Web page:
SolidRun has a new development in their NXP Layerscape LX2160A based systems this week. The new SolidRun HoneyComb LX2 Server packages two of their familiar HoneyComb LX2K boards into a single chassis. This includes a power supply and accommodations for 2.5″ or 3.5″ SATA storage. While the board at the core of this system is not a new part this does mark a milestone for deploy-ability of Arm systems at a tier that does not have a lot of other attention.
SolidRun HoneyComb LX2 Server Background
To take a step back and look at where this system lands, the Arm ecosystem currently has a lot of activity at the top and bottom of the price and performance spectrum, with not a lot of options in the middle. That is where SolidRun’s new dual-node server aims to compete.
Raspberry Pi systems between $5 and $100 have shipped over 30 million units. Developer kits such as these have earned a level of ubiquity in learning and DIY spaces for making it really easy to try out new concepts in programming or “physical computing.” While the Raspberry Pi Foundation has demonstrated using the Raspberry Pi 4 in production, including running Raspberry Pi 4s to serve their website for the launch of the Pi 4, that is not quite what they are designed for. In that example, the Foundation included their own hardware between more performant load balancers and database machines as a demonstration of their very capable new devices, not quite as a shot across the bow to the Xeons they may have replaced.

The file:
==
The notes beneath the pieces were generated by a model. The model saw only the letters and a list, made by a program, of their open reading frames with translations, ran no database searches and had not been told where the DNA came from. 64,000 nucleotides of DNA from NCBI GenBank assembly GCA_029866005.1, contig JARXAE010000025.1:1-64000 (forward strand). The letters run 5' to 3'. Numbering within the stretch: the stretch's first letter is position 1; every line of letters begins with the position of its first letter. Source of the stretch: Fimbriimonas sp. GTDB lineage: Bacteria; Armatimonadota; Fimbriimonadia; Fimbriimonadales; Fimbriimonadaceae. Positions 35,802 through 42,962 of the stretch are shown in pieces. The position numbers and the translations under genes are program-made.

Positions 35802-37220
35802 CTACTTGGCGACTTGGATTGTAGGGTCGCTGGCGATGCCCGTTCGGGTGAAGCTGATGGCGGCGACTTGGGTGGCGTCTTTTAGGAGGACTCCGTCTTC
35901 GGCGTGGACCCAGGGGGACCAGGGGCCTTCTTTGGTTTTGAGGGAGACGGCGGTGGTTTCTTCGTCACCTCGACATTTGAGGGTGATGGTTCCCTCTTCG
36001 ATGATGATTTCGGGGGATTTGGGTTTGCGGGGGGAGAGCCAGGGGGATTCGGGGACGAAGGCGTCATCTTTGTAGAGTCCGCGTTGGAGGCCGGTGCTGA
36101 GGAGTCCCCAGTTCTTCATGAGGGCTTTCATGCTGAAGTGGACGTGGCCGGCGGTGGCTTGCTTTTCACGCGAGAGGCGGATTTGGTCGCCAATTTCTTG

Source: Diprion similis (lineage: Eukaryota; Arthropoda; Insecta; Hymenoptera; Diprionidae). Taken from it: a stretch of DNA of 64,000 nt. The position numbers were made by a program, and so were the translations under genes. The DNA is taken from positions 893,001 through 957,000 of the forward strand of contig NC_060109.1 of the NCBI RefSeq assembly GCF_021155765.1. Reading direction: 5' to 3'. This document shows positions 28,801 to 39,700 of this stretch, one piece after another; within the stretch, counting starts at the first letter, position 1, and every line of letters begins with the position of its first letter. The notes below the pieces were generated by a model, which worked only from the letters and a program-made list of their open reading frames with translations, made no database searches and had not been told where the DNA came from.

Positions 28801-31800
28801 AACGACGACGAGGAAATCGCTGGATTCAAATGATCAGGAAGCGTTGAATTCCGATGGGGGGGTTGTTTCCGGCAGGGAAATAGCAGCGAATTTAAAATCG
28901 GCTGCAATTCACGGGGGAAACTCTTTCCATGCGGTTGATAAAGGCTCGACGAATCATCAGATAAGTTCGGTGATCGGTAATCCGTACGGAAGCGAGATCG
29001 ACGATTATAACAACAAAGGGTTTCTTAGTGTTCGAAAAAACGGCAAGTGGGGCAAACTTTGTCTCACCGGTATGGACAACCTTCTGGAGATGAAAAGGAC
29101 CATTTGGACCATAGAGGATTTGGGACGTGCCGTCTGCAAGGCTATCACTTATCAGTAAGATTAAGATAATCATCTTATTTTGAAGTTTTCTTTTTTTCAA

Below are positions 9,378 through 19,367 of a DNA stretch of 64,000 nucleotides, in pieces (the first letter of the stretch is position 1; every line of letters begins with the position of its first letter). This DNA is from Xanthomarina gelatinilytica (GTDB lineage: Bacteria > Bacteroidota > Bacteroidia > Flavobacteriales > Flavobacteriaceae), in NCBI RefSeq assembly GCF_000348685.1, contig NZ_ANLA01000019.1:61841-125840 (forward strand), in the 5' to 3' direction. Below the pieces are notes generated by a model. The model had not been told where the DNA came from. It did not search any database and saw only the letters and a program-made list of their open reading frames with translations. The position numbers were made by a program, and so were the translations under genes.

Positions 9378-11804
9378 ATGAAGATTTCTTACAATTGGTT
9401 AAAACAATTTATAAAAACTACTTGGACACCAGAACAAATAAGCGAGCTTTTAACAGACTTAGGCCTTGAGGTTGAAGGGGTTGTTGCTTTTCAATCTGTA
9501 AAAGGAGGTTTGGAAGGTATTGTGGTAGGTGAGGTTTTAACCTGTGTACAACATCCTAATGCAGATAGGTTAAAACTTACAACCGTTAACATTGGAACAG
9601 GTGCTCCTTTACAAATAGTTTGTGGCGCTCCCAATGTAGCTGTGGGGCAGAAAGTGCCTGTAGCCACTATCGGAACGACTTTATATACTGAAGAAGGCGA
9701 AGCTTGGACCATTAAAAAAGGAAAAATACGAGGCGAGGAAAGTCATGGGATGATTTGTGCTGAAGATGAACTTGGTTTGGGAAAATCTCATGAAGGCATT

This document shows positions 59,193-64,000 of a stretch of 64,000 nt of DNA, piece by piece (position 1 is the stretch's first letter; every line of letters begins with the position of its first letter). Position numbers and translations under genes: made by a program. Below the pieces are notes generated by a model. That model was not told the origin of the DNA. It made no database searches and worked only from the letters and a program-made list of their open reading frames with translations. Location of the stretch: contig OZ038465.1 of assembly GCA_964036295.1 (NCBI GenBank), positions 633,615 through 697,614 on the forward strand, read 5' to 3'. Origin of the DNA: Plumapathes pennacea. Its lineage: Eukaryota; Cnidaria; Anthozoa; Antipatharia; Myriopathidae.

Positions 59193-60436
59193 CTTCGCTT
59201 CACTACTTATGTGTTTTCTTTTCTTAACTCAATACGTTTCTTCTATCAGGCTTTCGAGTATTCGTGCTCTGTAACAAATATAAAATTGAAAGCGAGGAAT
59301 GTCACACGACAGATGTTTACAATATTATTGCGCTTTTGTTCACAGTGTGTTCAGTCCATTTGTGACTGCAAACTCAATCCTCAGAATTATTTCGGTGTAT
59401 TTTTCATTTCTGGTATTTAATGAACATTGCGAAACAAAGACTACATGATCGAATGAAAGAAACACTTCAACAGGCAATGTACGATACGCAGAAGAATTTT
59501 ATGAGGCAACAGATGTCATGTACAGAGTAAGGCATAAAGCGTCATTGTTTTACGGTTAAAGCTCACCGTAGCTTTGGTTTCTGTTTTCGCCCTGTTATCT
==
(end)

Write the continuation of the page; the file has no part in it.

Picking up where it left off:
On the other end of the spectrum, several orders of magnitude away, Ampere Altra is making a case for permanently replacing some of those Xeons for certain customers. Ampere’s price-to-performance numbers are impressive, as are figures like 160 cores for a 2 socket server and 128 lanes of PCIe Gen4 per socket. This underscores that this is a platform designed for cloud providers and hyperscalers. You can check out STH’s Ampere Altra Wiwynn Mt. Jade Server Review to learn more.
There is enough intrigue over the top-of-line Arm servers that developers wonder if there is not a better workstation-level/ or entry/mid-range server system. A prospective Arm developer would want something between $100 for a dev board and $4000 per socket for a screaming 2U. (Apologies to the $800 32-core 1.7GHz SKU at the other end of the Ampere Altra line.)
SolidRun has been positioning itself in this space for several years. Its LX2 products continue in active development. HoneyComb’s maturity dovetails with the work SolidRun has been doing on two fronts. It is servicing its niche and driving specific development (for example their high bandwidth networking) but return their development work to benefit the ease of adoption from mainline Linux.